As for what threatens those friendships, politics are obviously the big divisive factor. Aside from age, the biggest factor people mentioned for shifts in their social circle was “people are stupid”. Which is nice to hear. But too many people said people and stupid, and it’s highly unlikely that stupid means the same to all.

At this preliminary stage, the most interesting and surprising insight we got from the social section is that 74% of respondents consider changing their social circle was the right thing to do, but almost a fourth —an astonishing 24.72%— said maybe it was a mistake. Who are these 2913 persons? And how does it work for them? Can they go back? Would they be forgiven? Would they even want to go back? What have they done? We won’t address this issue here, but we promise to do it somewhere else, in the not so distant future.


1 We only refer to his Batman. We love Christian Bale since he was Jamie Ballard and we wish him the best, always.

2 Now how the fuck is that possible, right? Almost 60% of people —and our audience, limited as it is in matters of representation, is nevertheless among the most opinionated— think that opinions are not meant to be shared? What do they want an opinion for, what do they even think an opinion is? What is the value of an opinion that is never shared? Furthermore, how does it function, the mind of the person who never shares an opinion? How does he know whether he is right or wrong, what other think of him, who others are? All these questions, important, as they are, will have to wait, because there is a chance that the 60% of people who think opinions should be private don’t even really think that. It is possible that no one even knows what “opinion”, —or “private”— means anymore.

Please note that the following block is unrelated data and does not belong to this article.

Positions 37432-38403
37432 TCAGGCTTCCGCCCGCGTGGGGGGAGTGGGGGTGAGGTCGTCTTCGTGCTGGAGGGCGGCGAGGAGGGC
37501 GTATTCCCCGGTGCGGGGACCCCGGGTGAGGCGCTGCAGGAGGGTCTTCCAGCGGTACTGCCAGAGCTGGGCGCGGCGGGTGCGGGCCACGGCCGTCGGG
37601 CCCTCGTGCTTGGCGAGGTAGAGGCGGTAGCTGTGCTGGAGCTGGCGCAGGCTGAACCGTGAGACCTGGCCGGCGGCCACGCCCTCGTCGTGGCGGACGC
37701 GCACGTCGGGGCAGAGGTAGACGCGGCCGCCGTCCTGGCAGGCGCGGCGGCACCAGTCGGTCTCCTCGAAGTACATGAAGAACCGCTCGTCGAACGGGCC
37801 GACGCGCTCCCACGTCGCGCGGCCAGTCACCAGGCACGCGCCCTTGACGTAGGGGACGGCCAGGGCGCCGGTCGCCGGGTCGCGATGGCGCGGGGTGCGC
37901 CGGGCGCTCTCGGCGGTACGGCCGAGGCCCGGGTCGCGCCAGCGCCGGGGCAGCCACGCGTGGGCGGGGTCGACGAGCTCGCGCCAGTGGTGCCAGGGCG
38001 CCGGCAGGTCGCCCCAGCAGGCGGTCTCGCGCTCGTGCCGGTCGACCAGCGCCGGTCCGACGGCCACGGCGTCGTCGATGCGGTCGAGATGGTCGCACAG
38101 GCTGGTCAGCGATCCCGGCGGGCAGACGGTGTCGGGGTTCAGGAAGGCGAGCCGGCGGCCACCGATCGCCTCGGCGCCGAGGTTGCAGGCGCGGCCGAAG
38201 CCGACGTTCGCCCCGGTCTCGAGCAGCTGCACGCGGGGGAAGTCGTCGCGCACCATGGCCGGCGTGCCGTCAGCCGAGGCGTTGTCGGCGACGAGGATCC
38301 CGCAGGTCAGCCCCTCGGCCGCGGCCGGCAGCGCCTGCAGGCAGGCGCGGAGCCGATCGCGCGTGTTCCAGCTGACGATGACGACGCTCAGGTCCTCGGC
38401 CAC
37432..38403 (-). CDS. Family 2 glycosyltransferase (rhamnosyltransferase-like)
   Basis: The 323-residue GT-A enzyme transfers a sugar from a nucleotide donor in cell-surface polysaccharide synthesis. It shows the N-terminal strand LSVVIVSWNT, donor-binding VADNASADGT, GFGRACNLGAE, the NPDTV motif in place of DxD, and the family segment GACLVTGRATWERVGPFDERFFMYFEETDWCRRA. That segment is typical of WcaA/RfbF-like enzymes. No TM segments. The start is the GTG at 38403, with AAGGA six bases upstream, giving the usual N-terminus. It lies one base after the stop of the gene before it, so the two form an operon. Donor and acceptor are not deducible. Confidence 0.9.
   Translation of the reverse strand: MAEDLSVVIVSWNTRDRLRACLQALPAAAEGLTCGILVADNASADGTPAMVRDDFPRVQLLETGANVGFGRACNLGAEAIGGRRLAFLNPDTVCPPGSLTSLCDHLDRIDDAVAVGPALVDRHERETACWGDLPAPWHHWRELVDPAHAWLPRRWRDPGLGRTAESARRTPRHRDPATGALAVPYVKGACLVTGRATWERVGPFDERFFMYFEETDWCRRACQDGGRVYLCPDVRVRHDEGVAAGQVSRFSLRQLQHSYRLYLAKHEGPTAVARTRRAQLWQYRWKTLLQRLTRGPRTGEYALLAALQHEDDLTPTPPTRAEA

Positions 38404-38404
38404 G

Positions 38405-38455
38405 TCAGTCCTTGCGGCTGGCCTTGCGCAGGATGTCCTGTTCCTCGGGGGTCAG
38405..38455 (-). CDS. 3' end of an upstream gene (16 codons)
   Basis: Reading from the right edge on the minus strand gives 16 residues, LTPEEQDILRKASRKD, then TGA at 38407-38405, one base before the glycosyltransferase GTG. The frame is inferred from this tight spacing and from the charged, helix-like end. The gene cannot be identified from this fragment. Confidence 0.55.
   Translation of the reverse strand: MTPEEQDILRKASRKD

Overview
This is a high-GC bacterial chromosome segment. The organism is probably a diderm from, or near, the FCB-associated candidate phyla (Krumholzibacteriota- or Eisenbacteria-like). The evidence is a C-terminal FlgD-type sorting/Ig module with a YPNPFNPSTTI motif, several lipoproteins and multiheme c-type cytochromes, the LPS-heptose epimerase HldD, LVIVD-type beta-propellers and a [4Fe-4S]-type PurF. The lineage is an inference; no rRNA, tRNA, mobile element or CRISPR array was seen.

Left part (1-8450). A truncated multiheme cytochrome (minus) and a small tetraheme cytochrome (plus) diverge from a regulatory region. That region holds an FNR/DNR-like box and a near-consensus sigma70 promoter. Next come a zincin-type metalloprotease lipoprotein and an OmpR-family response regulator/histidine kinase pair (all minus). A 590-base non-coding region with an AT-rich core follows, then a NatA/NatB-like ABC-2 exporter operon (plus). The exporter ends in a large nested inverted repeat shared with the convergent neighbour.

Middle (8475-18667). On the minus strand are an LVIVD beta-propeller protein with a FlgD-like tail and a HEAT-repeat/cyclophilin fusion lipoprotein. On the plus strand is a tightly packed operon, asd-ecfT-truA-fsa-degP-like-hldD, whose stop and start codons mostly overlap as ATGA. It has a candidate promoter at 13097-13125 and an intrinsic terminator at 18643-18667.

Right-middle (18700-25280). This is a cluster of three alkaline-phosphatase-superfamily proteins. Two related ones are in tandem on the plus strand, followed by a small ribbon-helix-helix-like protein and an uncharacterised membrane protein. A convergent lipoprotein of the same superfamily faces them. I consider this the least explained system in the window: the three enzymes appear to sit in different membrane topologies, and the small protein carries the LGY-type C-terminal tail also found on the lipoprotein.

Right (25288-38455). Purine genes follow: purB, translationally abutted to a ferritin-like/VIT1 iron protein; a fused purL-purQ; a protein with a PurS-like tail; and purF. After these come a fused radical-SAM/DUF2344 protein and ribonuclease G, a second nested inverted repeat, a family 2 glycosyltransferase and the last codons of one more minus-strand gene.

3 291 = Batman+1

Movies, Music and the Good Stuff

What's good out there? What was good before? Are they the same? Are there any new ideas? Who do people want to kill?

This is it

The Status Quo

How would you rate your overall satisfaction with life on this planet? In which ways is the planet better than 20 years ago? In which ways is it worse? Are things getting better, or are they getting worse? What is this? Why a survey?

Find out